We are all, quite literally, lunatics—and I mean that in the nicest way possible. It is the moon, after all, that is responsible for the luna part of that word—and the moon has always made us at least a little crazy. Over our long history we have been charmed by it, spooked by it, seduced by it. We kiss by the moon, go to war by the moon, we spent $25 billion—in 1960s money, no less—to go to the moon. So it’s hardly a surprise that the moon is in some very real ways inside of us all.
The human menstrual cycle is the best-known example of the way our bodies—over millions of years of evolution—have synchronized themselves to the rhythms of the moon. Less well-known is the lunar link to the electrochemistry of the brain in epileptic patients, which changes in the few days surrounding a new moon, making seizures more likely. And then there are the anecdotal accounts of the effects the moon has on sleep
People have long reported that it is harder to get to sleep and remain asleep when the moon is full, and even after a seemingly good night’s rest, there can be a faint sluggishness—a sort of full-moon hangover—that is not present on other days. If you’re sleeping on the prairie or in a settler’s cabin with no shades, the simple presence of moonlight is an inescapable explanation. But long after humans moved indoors into fully curtained and climate-controlled homes, the phenomenon has remained. What’s never been clear is whether it’s the real deal—if the moon really does mess with us–or if it’s some combination of imagination and selective reporting, with people who believe in lunar cycles seeing patterns where none exist. Now, a report in the journal Current Biology suggests that the believers have been right all along.
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For a research paper that was just released today, the initial work took place an awful long time ago. In 2000, a team of investigators from the University of Basel, the Swiss Federal Institute of Technology and the Switzerland Centre for Sleep Medicine, recruited 33 volunteers and studied them in a sleep lab on and off over the course of three years. The investigators gathered a range of data—brain wave activity during sleep as measured by electroencephalograms (EEG); levels of melatonin, a sleep-related hormone; the amount of time it took subjects to fall asleep and the amount of time they spent in deep sleep; and their subjective reports of how rested they felt the next day. All of it was intended to learn more about human sleep patterns in a general way and, more specifically, how they are affected by age and gender. Only a decade later did the investigators realize that they may be able to re-crunch the data to learn about the moon.
“The aim of exploring the influence of different lunar phases on sleep regulation was never a priori hypothesized,” they wrote in a wonderfully candid passage in their paper. “We just thought of it after a drink in a local bar one evening at full moon.”
Thus should all great science be done, since as it turned out, the second look revealed intriguing patterns. On average, the subjects in the study took five minutes longer to fall asleep on the three or four nights surrounding a full moon and they slept for 20 fewer minutes. In addition, EEG activity related to deep sleep fell 30%, melatonin levels were lower and the subjects reported feeling less refreshed the next day than on other days. The subjects slept in a completely darkened lab with no sight of the moon, and none of them—at least from what was known—appeared to have given any thought at all to lunar cycles. And since the moon was not an experimental variable in the original study, it was never mentioned either to the subjects or even among the investigators.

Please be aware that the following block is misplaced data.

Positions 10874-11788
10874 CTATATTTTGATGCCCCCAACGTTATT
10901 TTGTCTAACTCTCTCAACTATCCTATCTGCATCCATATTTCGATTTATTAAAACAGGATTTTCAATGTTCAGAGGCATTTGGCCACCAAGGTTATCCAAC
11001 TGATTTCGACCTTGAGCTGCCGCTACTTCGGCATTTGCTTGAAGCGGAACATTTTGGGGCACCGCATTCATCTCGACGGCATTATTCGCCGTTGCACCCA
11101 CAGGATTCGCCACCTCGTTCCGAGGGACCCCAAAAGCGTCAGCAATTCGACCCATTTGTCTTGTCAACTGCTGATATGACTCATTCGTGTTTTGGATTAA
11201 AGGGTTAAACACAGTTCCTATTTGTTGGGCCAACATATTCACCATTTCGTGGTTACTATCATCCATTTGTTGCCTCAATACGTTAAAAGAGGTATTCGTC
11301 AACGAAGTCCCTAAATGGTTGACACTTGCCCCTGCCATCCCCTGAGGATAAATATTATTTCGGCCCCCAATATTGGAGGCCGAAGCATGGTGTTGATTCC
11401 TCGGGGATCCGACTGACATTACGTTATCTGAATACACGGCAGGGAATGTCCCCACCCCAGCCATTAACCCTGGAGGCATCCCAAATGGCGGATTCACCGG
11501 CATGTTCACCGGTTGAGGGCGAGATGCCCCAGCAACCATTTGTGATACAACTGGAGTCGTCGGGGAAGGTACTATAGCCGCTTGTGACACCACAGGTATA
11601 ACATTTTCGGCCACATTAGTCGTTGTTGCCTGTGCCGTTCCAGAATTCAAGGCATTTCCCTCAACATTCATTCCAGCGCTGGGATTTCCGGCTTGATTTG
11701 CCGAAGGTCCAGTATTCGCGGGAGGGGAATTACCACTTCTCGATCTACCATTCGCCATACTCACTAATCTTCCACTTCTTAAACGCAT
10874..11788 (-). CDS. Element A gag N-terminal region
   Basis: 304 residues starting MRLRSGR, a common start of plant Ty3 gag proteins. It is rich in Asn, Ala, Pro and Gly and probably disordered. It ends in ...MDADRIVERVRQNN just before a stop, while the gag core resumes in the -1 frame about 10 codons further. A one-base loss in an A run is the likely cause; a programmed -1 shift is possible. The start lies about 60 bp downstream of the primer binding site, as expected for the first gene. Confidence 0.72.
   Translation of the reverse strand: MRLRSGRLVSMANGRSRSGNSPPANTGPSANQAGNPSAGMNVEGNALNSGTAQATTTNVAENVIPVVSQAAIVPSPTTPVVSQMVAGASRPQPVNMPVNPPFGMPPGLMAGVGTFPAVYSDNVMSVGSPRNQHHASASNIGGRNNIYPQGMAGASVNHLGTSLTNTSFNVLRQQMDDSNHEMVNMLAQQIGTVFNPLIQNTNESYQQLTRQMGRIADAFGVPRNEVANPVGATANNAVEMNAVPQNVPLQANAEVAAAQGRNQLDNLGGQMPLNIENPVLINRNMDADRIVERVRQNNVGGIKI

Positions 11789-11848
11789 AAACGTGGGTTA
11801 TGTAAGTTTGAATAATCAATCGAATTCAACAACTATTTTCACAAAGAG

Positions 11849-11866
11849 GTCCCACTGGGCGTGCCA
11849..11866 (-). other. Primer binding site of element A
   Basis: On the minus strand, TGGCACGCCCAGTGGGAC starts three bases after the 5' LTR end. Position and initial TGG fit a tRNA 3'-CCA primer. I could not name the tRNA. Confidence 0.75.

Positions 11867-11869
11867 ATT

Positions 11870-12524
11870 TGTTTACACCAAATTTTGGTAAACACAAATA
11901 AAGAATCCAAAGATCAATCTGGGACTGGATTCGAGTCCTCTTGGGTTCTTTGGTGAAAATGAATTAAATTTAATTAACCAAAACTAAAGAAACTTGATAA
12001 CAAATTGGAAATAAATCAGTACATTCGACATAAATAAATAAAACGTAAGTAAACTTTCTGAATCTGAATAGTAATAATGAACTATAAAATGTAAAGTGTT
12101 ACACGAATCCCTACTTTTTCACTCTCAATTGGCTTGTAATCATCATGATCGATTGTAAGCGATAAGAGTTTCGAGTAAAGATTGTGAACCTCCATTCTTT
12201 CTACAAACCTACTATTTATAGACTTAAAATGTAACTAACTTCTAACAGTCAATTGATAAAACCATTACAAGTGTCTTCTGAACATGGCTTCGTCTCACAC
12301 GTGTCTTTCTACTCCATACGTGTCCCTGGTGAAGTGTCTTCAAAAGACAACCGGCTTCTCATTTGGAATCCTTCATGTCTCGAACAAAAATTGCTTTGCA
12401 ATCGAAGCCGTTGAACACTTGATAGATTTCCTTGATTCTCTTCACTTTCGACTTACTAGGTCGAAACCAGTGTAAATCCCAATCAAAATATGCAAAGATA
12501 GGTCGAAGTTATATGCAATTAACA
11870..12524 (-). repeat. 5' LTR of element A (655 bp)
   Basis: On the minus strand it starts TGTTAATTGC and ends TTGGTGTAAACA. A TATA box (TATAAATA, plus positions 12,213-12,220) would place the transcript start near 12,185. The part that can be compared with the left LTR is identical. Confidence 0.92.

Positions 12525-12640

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In terms of scientific reliability, all of this is both good and not so good. A study can’t get more effectively double-blind than if no one is even thinking about the thing you wind up testing for, which makes the findings uniquely objective. On the other hand, the ideal moon study would have been carefully set up to give equal weight to every night in the lunar cycle. This study—while capturing most of the nights in the month—did so in a less rigorous way.
“The a posteriori analysis is a strength and a weakness,” concedes lead author Christian Cajochen, head of the University of Basel’s Centre for Chronobiology, in an e-mail to TIME. “The strength is that investigators and subject expectations are not likely to influence the results, yet the weakness is that each subject was not studied across all lunar phases.”
Even if the moon has as significant an effect on sleep as the study suggests, what’s less clear is the mechanism behind it. Dark labs eliminate the variable of light, so that can’t be it. And before you ask, no, it’s not gravity either. The authors stress that while lunar gravity does indeed raise tides in the oceans, it doesn’t on lakes and even many seas. Those bodies are simply too small to feel the effects—to say nothing of human bodies.
Rather, the answer is simply that we, like every other species on Earth, evolved on a particular planet with a particular set of astronomical cycles—day and night, full moons and less full—and our circadian systems adapted. It’s hard to say where the internal clock is in, say, a flowering plant, but in humans, it’s likely in the suprachiasmatic nuclei, a tiny region of the brain near the optic nerve involved in the production of melatonin, certain neurotransmitters and other time-keeping chemicals, all in a rhythm consistent with both its terrestrial and cosmic surroundings. Physically, human beings may be creatures of just this world, but our brains—and our behavior—appear to belong to two.